Diagnosing Diseases of the Renal System

Because many of the symptoms are similar for diseases of the renal system, differential diagnosis is required.

 

Ultrasound

After blood, urine & stool tests, first line diagnostic imaging for patients presenting with symptoms suspected to be related to the kidneys would be an Ultrasound scan.

  • Ultrasound uses high-frequency sound waves to create images of organs and systems within the body
  • The sound waves reflect off body structures and a computer receives the reflected waves and uses them to create an image
  • A renal ultrasound is mainly used in order to detect a mass, an obstruction or a stone located in the kidney
  • It can also be performed to determine the size of the kidney if looking for signs of hydronephrosis

 

Ultrasound

CT Scan

A CT scan uses x-rays to create cross-sectional pictures (slices) of the body.  It takes pictures of a 3-dimensional structure, the data is then relayed to a computer which turns the information into a 2-dimensional cross-sectional image.

  • A CT scan of the kidney may be performed to assess the kidneys for tumours and other lesions or obstructions such as kidney stones, abscesses, cysts and congenital anomalies
  • It may be requested when another type of examination (e.g. physical examination or ultraound) is inconclusive
  • CT scans of the kidney may also be used to assist in needle placement in kidney biopsies

 

CT Scan diagnosing diseases

Magnetic Resonance Imaging

MRI (Magnetic Resonance Imaging) uses magnetic field and radio waves to create detailed images. It may be done secondary to an ultrasound or CT scan to obtain a more detailed image of the anatomy.

MRI can be used for diagnosing diseases of all kinds, but within the urinary system it is used in the diagnosis of:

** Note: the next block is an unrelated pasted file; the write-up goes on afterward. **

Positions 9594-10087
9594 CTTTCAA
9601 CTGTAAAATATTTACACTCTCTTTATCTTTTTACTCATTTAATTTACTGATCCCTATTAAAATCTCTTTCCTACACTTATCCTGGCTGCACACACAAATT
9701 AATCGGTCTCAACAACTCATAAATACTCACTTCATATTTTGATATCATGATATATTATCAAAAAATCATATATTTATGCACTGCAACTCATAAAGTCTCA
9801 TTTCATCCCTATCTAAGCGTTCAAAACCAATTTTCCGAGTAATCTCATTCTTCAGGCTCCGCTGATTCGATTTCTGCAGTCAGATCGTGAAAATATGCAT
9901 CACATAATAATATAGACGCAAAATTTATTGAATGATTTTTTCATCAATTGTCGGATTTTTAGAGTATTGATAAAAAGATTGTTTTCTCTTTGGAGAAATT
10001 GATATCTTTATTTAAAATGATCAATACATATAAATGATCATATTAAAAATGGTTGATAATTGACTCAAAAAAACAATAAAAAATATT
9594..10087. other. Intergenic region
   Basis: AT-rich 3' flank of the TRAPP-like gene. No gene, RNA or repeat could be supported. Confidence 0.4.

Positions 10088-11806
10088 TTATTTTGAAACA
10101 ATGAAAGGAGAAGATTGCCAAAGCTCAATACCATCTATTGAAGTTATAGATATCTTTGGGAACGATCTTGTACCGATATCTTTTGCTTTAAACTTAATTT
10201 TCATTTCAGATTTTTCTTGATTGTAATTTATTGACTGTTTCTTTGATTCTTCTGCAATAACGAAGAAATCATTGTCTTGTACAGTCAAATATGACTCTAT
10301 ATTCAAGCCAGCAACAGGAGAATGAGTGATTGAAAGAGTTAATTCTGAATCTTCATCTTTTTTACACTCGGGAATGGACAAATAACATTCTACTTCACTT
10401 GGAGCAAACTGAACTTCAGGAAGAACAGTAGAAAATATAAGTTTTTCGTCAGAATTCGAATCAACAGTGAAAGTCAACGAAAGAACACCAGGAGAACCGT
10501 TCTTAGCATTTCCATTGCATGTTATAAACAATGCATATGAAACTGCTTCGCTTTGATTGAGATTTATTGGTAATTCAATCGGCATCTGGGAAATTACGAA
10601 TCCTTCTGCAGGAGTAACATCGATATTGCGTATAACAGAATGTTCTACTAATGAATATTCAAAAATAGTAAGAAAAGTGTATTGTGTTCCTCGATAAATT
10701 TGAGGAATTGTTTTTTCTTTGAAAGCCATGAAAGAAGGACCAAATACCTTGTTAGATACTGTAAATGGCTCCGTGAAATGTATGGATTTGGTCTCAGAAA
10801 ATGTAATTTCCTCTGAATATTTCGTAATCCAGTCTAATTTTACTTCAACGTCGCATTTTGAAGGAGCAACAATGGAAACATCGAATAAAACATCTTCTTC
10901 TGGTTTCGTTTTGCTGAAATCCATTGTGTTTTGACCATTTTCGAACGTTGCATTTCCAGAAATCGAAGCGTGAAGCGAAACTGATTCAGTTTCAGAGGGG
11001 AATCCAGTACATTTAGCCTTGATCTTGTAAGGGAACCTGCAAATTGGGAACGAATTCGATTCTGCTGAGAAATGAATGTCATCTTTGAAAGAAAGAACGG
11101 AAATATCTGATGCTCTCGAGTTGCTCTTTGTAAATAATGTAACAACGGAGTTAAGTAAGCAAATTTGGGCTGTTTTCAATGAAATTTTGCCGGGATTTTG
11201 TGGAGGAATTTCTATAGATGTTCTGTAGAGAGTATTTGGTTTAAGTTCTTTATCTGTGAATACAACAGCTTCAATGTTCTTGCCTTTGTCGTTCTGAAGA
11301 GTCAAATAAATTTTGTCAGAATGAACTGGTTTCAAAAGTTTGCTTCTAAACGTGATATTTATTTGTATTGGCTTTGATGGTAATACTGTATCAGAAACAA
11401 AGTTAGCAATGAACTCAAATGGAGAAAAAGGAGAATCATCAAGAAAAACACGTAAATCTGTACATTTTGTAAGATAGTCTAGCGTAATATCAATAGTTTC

• Kidney disease or scarring
  • Abnormalities such as cysts or tumors
  • Kidney Stones

 

Magnetic resonance imaging - diagnosing diseases

Pyelogram

A pyelogram (or pyelography or urography) is a form of imaging of the renal pelvis and ureter which can be used for diagnosing diseases of the urinary system. Contrast medium is injected to visualise the whole urinary system under x-ray.

Pyelograms can be intravenous, antegrade or retrograde. They are not used very often, other imaging tests such as CT scans and MRIs are much more common. However, a doctor may recommend this exam if blood is present in the urine or there is pain present in the patient’s side or lower back.

Pyelograms can be used to diagnose blockages in the urinary tract caused by:

  • Kidney stones
  • Enlarged prostate
  • Tumours in the kidney, ureters or bladder
  • Scarring, either from surgery or a urinary tract infection
  • Congenital problems in the urinary tract

 

pyelograms - diagnosing disease

Ureteroscopy & Cystoscopy

Ureteroscopy is an examination of the upper urinary tract, usually performed with a ureteroscope that is passed through the urethra and the bladder, and then directly into the ureter. The procedure is useful in the diagnosis and treatment of disorders such as kidney stones and urothelial carcinoma of the upper urinary tract.

Ureteroscopy can also be a method of treatment, as instruments can be passed through the scope to collect any immobilised stones.

Smaller stones in the bladder or lower ureter can be removed in one piece, while bigger ones are usually broken before removal during ureteroscopy.

Cystoscopes are larger in diameter than ureteroscopes & would usually just be used to examine the bladder. The cystoscope is passed into the bladder via the urethra.